your bidder access is activated.

Base your maximum proxy price on your
TOTAL cost, INCLUDING shipping and
pickup, buyer's premiums, and sales tax.

Bit early items ONLY if closing the deal
makes sense BY THEMSELVES.

If at all possible, preview the auction.
Especially on "contents of cabinet"
and "contents of room" where by far the
best deals can often be found.

Create a "shopping list" ahead of time
with known item values and their interest
to you. Keep this onscreen during bidding.

Make sure pickup or shipping will not
end up an insurmountable hassle
before placing ANY bids .

Stay alert if you have interest in sequential
or near sequental items. Celebrating a
win may cost you one or more better ones.
Prices of identical sequential items often
go down as other bidders needs are met.

Dollar cost average if you get a few
early great deals. These may allow
you to offer more on later items.

If you have not made a $25 mistake,
you are not being aggressive enough.

Be patient! The best pricing and
deals will usually happen very late
in the auction. Because others may
have left, gotten what the want, or
have run out of money.

More useful auction tips here.

June 19 , 2012 deeplink respond

Expanded and updated our Gila Valley Dayhikes site.
we are now only seven short of our goal of 365 major
useful entries.
 

Please email me with any additions or corrections.

June 18, 2012 deeplink respond

Some rather crude PostScript code to let you play with
generating log intervals appears here.

And equally crude PostScript code to let you analyze
equally tempered scale ratios appears here.

More on PostScript in general here and here.
With the secrets of using Distiller as a general
purpose host based computer here.

June 17, 2012 deeplink respond

The fencepost problem strikes again. It takes ELEVEN
fenceposts spaced by TEN feet to cover a hundred feet!

If they are uniformly internally spaced, data storage in a
Magic Sinewave may not be optimal. Instead, a "log"
approach where each value is some percentage of its
neighbor might be more effective.

Ferinstance, 40 log spaced amplitudes and 40 log spaced
frequencies might end up just as good as 100 linear of
each. But only need 0.16 times the storage Besides
producing more unform changes for system stability.

Note that 10^(1/39) is 1.06081836  and that
100^(1/39) is 1.12533558. Note also that these are
nominally six and twelve percent changes.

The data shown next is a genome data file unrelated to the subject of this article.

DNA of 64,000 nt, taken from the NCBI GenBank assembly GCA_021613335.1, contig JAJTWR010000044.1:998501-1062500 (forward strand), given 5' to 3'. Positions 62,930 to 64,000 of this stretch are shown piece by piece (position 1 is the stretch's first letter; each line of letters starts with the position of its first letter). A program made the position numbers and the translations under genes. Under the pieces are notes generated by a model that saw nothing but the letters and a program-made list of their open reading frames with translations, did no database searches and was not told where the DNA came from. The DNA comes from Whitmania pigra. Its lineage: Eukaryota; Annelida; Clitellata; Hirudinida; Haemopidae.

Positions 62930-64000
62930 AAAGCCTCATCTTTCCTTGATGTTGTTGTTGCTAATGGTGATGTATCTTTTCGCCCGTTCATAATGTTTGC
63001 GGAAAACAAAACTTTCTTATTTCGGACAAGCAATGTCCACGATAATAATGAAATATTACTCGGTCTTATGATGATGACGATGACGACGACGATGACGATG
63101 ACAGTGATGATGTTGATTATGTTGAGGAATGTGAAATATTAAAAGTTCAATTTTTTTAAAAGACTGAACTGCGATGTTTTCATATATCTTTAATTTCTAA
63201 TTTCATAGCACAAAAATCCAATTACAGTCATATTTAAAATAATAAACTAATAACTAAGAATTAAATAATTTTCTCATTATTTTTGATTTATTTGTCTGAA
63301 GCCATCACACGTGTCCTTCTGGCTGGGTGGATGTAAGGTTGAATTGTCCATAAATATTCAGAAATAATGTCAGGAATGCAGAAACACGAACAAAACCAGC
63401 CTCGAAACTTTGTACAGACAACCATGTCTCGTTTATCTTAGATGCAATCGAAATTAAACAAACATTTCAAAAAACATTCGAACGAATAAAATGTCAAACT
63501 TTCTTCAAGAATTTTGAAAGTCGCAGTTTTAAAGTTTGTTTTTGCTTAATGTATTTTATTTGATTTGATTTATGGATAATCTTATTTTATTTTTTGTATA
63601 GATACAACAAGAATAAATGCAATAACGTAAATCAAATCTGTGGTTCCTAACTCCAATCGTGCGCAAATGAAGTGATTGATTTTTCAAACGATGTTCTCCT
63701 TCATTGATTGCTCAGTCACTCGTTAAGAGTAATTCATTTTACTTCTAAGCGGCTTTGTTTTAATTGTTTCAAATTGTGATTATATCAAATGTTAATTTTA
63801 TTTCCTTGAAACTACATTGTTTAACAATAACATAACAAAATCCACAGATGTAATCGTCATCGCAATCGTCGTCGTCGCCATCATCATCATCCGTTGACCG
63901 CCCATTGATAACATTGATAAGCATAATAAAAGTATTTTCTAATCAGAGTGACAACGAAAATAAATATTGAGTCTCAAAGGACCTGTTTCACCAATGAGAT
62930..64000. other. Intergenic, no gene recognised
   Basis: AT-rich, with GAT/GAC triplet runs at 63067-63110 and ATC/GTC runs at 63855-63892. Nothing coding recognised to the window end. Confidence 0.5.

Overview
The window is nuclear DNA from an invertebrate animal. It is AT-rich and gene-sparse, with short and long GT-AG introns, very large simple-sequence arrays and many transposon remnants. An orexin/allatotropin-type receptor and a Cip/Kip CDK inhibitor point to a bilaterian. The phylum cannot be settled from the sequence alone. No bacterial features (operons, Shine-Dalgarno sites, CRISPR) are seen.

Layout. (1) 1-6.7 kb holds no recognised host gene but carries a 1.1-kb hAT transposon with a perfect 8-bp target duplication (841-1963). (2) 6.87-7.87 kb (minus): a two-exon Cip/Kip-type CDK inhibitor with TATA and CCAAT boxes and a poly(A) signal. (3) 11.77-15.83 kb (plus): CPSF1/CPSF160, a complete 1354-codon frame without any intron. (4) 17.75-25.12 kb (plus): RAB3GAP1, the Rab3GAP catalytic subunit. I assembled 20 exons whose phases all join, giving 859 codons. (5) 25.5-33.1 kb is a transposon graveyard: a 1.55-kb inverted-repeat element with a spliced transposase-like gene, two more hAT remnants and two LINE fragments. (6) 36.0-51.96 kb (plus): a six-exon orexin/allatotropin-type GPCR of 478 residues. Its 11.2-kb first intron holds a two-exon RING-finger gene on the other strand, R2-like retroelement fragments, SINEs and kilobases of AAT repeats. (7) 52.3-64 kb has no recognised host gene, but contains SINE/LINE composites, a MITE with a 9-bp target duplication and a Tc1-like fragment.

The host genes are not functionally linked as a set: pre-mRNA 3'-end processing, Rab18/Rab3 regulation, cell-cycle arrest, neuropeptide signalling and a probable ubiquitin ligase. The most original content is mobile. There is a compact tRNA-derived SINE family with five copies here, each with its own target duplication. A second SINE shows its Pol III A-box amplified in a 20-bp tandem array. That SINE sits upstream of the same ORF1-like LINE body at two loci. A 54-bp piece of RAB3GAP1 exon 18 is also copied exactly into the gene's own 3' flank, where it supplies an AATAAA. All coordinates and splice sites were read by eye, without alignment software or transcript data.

Thirty nine trips plus your starting point is forty.
With these sequences generated on repeat
exponatiation for a 10:1 and 100:1 range...


1.00000 1.06082 1.12534 1.19378 1.26638
1.34340 1.42510 1.51177 1.60372 1.70125
1.80472 1.91448 2.03092 2.15443 2.28546
2.42446 2.57191 2.72833 2.89426 3.07029
3.25702 3.45511 3.66524 3.88815 4.12462
4.37547 4.64158 4.92388 5.22334 5.54101
5.87801 6.23551 6.61473 7.01703 7.44379
7.89651 8.37676 8.88622 9.42667 10.0000

1.00000 1.12534 1.26638 1.42511 1.60372
1.80472 2.03092 2.28546 2.57191 2.89427
3.25702 3.66524 4.12463 4.64159 5.22334
5.87802 6.61474 7.44381 8.37677 9.42668
10.6082 11.9378 13.4341 15.1177 17.0125
19.1448 21.5443 24.2446 27.2833 30.7029
34.5511 38.8815 43.7548 49.2388 55.4102
62.3551 70.1704 78.9652 88.8624 100.000

Consulting services available.

June 16, 2012 deeplink respond

Expanded and revised our Books Library.

You can support the Guru's Lair at no additional
cost to yourself by buying titles through these
links on on the Amazon spash at the top of
each page.


Or by signing up for Fat Cow per their banner.

June 15, 2012 deeplink respond

Craig's List seems to be turning into a highly useful
source for eBay stuff to sell. I seem to now be getting
one or two useful hits per month. And an amazingly
high acceptance rate on lowball offers.

A third party search called Search Tempest is enormously
useful, since it lets you view entire geographical areas
and work off a carefully chosen subject keyword list.


One tip: on higher populated results, always click on the
latest offering to view
, regardless of whether it is useful.
This color codes how far down the list you'll have to go on
your next search.

I've found about fifteen special keywwords to work out
fairly well. Scanning about five per day.

So far, I have not had much luck with "proactive" want-
to-buy listings. But there is no reason they should not
eventually work.

It is super important to seek out only specialty industrial
items
that you have unique expertise in and can add
significant personal value added.


And to work in larger lots, preferably fifty or more items
per offer. It is also of utmost importance to stay away
from anything even remotely illegal
or of access or
interest to meth heads and such
.

It is also important to test each and every item that is
no longer in its original factory sealed package. And to
offer an unstated but unconditional guarantee on all
listed items.
Usually with no return needed.

This is a good place to find the value of industrial items.
Or this.


More on auction stuff in general here.

June 14, 2012 deeplink respond

Someone asked me where "Nogales Junction" was.

This is simply that wide spot in I-10 between Marana and Vail.